Four generations of Perkins family still call Zephyrhills their winter home.
Zephyrhills has been a prime destination for seasonal residents for generations. Among those snowbirds flocking to this bedroom community of Tampa Bay is one particular family representing four generations.
Their primary connection to Zephyrhills is shuffleboard, though most of them don’t even play. And their legacy is at the Zephyrhills Shuffleboard Club for all to see with the shuffleboard courts being named “Perkins Courts.”
Bob Perkins’ bloodline traces back to one of the city’s founding fathers of shuffleboard – his grandfather Albert, who first arrived with his wife in 1927 – and Perkins has carried on that tradition by buying the shuffle courts in 2007 from the Tourist Club and donating it back to the Club’s members in 2011.
“Shuffleboard has been a big passion in my life, that’s why I bought the courts,” Perkins said, who is also in the process of writing a book on the sport’s history in Zephyrhills. “I found my grandpa was listed in shuffleboard results (Zephyrhills News) a number of times.”
What is most impressive to Perkins and his relatives however is being part of four generations that still call Zephyrhills their winter home. None of them live here year round, but would not miss a winter here.
Great-grandson Rick Unbehaun never met Albert Perkins, who died before he was born. “It’s a lot of history,” Unbehaun said. “I have fond memories of coming here.”
“The four generations of the Perkins’ coming to Zephyrhills since 1927,” Perkins said. “The Perkins’ family has put their stamp on Zephyrhills.”
Shuffling in Zephyrhills can be traced back to the 1920’s when folks from Wisconsin came to Tin Can Camp, setting up tents and homemade camps around Zephyr Park. Initially, the popular pursuits of folks from up north were horseshoes and shuffleboard with Perkins’ grandfather excelling at “shoes and checkers.” Noted grandson, Unbehaun, tried shuffleboard and played horseshoes, “I was never as good as grandpa.”
Two crude shuffleboard courts were built at Lincoln Cabins, now the site of Winters Park. In 1932, the Tourist club on 7th street initially put in two courts, which later expanded to five. “The courts were so busy you had to take turns playing; all day and they played at night,” recalled Perkins, who still has an old wooden shuffleboard stick from the 1930’s.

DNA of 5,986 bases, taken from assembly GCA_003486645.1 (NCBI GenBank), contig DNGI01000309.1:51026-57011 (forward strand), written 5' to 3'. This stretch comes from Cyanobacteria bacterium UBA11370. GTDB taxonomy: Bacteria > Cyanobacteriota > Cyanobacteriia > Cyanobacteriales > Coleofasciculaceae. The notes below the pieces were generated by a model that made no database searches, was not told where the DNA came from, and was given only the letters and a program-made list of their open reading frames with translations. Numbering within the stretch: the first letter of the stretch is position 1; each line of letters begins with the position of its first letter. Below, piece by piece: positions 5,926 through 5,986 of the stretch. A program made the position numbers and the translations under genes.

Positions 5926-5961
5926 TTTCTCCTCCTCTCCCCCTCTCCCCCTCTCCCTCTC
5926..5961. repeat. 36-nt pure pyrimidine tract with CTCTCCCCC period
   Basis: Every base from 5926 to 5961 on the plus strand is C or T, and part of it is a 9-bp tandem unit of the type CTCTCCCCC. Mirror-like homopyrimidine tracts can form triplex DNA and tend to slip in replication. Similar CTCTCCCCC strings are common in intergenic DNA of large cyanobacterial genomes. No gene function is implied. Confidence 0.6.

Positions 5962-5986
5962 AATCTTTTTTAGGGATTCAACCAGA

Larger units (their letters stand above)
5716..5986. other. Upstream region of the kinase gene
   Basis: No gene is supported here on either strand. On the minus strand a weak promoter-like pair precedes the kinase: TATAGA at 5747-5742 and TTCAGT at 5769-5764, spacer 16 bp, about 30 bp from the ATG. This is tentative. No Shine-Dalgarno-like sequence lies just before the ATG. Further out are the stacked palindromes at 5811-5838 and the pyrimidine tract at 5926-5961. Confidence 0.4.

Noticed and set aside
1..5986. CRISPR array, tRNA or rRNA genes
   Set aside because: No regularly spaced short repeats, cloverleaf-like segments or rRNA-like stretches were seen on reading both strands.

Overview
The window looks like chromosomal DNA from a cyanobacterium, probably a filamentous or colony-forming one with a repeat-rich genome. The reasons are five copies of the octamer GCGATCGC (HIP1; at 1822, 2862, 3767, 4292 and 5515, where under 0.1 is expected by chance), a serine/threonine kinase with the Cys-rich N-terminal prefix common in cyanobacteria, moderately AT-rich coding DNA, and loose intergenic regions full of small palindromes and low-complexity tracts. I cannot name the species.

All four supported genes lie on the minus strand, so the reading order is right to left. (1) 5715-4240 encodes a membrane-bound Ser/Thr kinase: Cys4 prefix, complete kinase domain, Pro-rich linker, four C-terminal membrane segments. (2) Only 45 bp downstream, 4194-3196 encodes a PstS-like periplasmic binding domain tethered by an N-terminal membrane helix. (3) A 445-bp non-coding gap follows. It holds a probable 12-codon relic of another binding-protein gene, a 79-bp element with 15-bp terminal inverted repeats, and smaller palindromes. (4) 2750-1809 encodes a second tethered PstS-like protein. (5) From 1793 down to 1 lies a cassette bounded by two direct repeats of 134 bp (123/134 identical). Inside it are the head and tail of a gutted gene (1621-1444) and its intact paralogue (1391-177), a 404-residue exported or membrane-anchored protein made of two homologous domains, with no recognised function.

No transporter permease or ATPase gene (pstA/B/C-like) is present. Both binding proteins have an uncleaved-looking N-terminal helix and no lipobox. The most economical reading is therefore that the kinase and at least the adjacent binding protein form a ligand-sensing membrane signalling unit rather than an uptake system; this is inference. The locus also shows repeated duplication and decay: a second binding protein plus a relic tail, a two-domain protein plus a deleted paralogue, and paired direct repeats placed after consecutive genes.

Bob’s sister, Charlotte Radtke, never thought she’d be one of the players but she is and is a member of the ZSC Club.
“I’d seen those older men playing shuffleboard all the time and never dreamed I‘d be one of them,” she said. Now, I’m very enthusiastic about it too. It’s the thrill of the competition.”
Today, the Zephyrhills Shuffleboard Club’s, Perkins Courts are completely covered with high output lights installed. There are 16 courts and the facility hosts numerous State, District and Area tournaments annually. Most of the 148 members are seasonal.
The primary reason Perkins purchased the courts, he explained, was because the Tourist Club primarily catered to the Club's dancers and card players. “The shuffleboard courts were fine, but there were rumors that they intended to tear it down or sell it commercially.” Perkins said. “I went to the Tourist Club made the offer good enough that they couldn’t tear it down, so they accepted.”
After the purchased was completed, membership increased and members contributed to make necessary improvements to the roof, rest rooms, patio and other amenities.
Pete Lothrop, a longtime shuffler from Maine, recalled how Perkins, in essence, saved the shuffleboard club. “The Club used to be like playing by candlelight,” Lothrop said, adding that once Perkins made that financial commitment “everybody got involved and started donating. It just blossomed. It was like planting a seed when he took ownership.”
Perkins said his hands-off approach was a key strategy in getting members more involved with the Club,” After a corporation and board were formed, “I told them I would never run the Club, he said. “ I felt that this was the only way I could get cooperation and get people to do things if it was their club.”
This article was orginally published in the Zephyrhills News in 2011